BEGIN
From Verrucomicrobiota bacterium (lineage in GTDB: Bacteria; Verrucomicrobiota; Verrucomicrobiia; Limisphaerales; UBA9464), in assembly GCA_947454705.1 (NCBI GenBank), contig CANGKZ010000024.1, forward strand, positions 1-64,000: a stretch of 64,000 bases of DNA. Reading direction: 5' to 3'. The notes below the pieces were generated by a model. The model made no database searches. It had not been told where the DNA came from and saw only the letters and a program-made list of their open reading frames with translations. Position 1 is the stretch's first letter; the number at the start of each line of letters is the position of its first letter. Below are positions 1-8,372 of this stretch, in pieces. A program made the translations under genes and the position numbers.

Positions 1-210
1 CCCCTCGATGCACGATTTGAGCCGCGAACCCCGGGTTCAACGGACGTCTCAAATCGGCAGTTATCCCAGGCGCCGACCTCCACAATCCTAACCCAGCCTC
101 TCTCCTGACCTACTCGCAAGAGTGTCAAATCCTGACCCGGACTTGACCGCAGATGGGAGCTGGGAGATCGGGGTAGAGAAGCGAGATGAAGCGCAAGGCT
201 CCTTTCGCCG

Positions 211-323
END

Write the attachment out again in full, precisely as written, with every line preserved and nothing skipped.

From Verrucomicrobiota bacterium (lineage in GTDB: Bacteria; Verrucomicrobiota; Verrucomicrobiia; Limisphaerales; UBA9464), in assembly GCA_947454705.1 (NCBI GenBank), contig CANGKZ010000024.1, forward strand, positions 1-64,000: a stretch of 64,000 bases of DNA. Reading direction: 5' to 3'. The notes below the pieces were generated by a model. The model made no database searches. It had not been told where the DNA came from and saw only the letters and a program-made list of their open reading frames with translations. Position 1 is the stretch's first letter; the number at the start of each line of letters is the position of its first letter. Below are positions 1-8,372 of this stretch, in pieces. A program made the translations under genes and the position numbers.

Positions 1-210
1 CCCCTCGATGCACGATTTGAGCCGCGAACCCCGGGTTCAACGGACGTCTCAAATCGGCAGTTATCCCAGGCGCCGACCTCCACAATCCTAACCCAGCCTC
101 TCTCCTGACCTACTCGCAAGAGTGTCAAATCCTGACCCGGACTTGACCGCAGATGGGAGCTGGGAGATCGGGGTAGAGAAGCGAGATGAAGCGCAAGGCT
201 CCTTTCGCCG

Positions 211-323